“How wonderful to be married in the same dress as her! It’ll be as if she’s here with me every step up the aisle.” Grace brought the fabric to her face, smelling it for her mother’s perfume, any semblance of her soft warmth. It was there, even if Grace only imagined it.
In the delight of the moment, neither of them mentioned the obvious.
The moths had eaten through large swaths of the delicate lace across the shoulders, leaving it hanging from the seams. One of the sleeves was held together only by threads, and parts of the bodice were puckered with holes, as was the back of the long skirt.
“It’s not in perfect shape, but I’m sure you can mend it.” A trace of doubt couldn’t be hidden behind her father’s optimism. “All it’ll take is some new lace and a bit of time and skill.”
Grace sighed. “Three things I haven’t got.”
“Why don’t you take it to the Sewing Circle, see if they can help?”
“They’re busy with a second-hand clothes sale to raise money for the village hall. It’s in desperate need of repairs now that it’s a nursery school, a training room for the Home Guard, and a meeting place for every other village group.”
Determined to salvage his daughter’s excitement, her father inspected one of the sleeves. “I’m sure they’ll find a way to patch it up.” His eyes shined at Grace. “You need to stop letting your doubts get in the way.” Smiling, he said, “Go on, try it on. Let’s see how it looks. I’ll pop downstairs and put the kettle on while you change.”
Within a few minutes, Grace had taken off her old brown skirt and fawn cardigan and slid the dress over her head, wriggling it down over her slip.
This was her only chance of having the white wedding she’d always wanted. Nazi U-boats patrolling British coasts had brought imports to an absolute minimum, and fabric was one of the first items to go. The population had been issued with a sparse number of clothing coupons to buy essentials, and now the government stipulated new bridal gowns could only be made from thin butter muslin, if you could find or afford it—which few could.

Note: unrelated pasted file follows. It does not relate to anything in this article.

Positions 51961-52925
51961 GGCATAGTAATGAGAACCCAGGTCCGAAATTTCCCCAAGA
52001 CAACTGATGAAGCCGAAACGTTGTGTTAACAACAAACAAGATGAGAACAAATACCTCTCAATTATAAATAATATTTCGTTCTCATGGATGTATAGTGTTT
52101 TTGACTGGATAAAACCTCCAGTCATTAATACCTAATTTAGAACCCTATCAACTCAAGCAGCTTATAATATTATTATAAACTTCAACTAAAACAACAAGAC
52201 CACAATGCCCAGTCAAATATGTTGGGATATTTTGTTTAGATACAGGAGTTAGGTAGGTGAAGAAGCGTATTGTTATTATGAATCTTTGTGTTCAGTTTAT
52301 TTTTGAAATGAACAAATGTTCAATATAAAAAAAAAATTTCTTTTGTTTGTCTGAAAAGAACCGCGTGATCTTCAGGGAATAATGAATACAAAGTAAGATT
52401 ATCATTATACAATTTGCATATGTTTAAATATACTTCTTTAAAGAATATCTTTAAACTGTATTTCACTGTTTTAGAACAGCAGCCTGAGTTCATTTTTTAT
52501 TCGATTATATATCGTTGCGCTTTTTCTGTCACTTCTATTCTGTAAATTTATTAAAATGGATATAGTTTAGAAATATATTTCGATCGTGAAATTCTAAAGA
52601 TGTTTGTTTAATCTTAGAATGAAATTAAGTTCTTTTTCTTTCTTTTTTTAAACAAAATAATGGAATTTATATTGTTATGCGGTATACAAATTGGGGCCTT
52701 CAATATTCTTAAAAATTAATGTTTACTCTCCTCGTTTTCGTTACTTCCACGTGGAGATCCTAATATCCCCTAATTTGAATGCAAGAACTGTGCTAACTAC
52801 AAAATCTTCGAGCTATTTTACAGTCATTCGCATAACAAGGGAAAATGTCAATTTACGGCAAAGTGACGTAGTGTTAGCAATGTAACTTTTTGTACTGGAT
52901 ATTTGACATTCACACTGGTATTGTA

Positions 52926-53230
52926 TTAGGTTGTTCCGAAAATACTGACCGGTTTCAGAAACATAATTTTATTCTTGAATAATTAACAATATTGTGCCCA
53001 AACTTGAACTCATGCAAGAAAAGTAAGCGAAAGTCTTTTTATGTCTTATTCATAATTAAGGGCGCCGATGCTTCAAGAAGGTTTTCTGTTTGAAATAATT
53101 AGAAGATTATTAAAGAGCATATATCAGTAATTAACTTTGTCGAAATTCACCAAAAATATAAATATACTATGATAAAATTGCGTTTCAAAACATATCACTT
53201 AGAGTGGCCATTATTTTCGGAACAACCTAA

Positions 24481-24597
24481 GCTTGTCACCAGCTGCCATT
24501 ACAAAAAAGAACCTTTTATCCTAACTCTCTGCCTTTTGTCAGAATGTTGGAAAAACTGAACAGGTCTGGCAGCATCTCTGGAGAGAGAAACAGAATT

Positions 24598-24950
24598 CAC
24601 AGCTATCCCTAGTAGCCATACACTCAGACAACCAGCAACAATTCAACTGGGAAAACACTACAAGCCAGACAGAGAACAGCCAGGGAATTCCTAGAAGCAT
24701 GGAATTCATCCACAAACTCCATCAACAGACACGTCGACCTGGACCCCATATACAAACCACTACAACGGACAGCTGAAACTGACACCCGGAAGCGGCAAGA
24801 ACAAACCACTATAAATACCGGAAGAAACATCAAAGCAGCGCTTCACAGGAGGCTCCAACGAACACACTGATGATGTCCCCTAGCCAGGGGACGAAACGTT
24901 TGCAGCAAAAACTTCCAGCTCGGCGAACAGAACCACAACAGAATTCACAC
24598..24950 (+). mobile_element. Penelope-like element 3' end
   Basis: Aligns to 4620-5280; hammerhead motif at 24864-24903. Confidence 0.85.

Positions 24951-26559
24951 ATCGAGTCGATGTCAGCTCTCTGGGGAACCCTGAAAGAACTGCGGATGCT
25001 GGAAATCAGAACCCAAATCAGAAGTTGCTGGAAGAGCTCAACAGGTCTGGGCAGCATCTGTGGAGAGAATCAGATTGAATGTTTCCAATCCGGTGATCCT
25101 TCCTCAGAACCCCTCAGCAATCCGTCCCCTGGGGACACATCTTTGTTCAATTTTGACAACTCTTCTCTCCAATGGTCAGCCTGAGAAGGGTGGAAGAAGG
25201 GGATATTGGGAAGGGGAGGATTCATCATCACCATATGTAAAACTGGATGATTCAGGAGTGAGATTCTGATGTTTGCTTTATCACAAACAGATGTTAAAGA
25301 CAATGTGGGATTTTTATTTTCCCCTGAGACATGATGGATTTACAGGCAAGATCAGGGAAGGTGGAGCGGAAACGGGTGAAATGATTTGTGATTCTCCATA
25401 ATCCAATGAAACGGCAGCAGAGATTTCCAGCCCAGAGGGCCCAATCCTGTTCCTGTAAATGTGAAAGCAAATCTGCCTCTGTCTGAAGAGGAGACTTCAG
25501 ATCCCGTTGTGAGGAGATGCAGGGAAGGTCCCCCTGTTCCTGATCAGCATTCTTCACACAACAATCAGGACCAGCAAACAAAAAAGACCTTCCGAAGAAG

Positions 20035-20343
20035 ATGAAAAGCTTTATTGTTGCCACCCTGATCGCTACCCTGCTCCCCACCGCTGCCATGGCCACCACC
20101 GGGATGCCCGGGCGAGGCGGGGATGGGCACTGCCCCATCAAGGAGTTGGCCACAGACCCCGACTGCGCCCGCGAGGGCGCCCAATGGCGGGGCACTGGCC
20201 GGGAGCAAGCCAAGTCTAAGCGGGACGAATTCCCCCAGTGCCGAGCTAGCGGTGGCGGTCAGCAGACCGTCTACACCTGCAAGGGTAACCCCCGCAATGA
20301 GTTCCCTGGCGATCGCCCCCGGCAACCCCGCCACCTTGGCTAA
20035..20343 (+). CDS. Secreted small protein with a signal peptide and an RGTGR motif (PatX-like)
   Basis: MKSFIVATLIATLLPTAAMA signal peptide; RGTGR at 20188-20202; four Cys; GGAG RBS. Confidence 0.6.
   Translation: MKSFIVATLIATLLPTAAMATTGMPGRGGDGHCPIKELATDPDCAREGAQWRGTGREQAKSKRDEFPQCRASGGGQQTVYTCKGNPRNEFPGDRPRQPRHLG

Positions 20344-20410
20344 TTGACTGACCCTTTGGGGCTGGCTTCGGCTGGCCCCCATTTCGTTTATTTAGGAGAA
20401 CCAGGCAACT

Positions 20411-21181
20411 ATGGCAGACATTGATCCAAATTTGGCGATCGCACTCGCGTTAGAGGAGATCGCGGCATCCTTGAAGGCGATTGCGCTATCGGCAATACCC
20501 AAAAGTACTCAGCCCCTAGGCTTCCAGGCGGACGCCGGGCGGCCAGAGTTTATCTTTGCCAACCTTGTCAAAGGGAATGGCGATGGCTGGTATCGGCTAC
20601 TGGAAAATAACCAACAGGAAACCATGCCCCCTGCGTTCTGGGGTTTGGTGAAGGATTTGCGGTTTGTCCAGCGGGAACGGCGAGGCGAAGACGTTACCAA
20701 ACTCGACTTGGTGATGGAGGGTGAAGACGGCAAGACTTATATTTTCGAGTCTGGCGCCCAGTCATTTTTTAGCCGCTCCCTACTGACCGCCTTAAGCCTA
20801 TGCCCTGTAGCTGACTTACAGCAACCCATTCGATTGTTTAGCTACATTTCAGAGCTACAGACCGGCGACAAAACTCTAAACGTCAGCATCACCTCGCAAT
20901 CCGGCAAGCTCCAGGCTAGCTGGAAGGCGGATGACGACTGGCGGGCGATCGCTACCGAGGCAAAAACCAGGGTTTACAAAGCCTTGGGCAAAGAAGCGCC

Now, as she looked at herself in the mirror, she felt something inside her shift.
“Mum,” she whispered, putting an uncertain hand out to the mirror.
Instead of lanky Grace, the woman reflected back at her was truly beautiful, the image of her own mother. She felt herself stand more upright, and her face—usually wearing the caring expression expected of a vicar’s daughter—took on a new energy, as if she were someone special after all.
But then a strange chill came over her, and it was gone. The mirror only showed tall and willowy Grace, tired and pale, wearing a once-beautiful gown that now hung from her, tattered and faded like a sepia photograph.
“Oh, Grace! You look lovely!” Her father came in with the tea, and together they looked at her reflection.
“Did you see that?”
“See what, my dear?”
“For a moment, it was as if Mum were here, looking back at me.”
He smiled sadly. “I would love to tell you that you look just like her, but I’m afraid you take after me, tall and dark-haired. And your eyes are even larger and darker than mine. But you’re no less beautiful than she was.”
She reached up and scooped her hair onto her head, feeling a shiver of cold as she exposed her long neck. “Maybe if I put my hair up, I’ll look more like her.”
“She would have been heartbroken to miss your wedding, you know.” He picked up the family photograph from the table beside her bed. It showed the three of them huddled beneath the wisteria in the garden. In the center, her mother was laughing, her face warm and heart shaped, her fair curls tumbling down to her shoulders. Beside her in his vicar’s cassock, her father looked healthier and happier than he did now—how Grace wished she still saw him smile like that. Grace must have been around fourteen when the photograph was taken, her tomboy self in a pair of long shorts and a shirt baggily tucked in. Her hand was on her forehead, blocking the sunshine from her eyes, and she grinned as if all the world belonged to her. Sometimes she wished she saw herself smile more often too.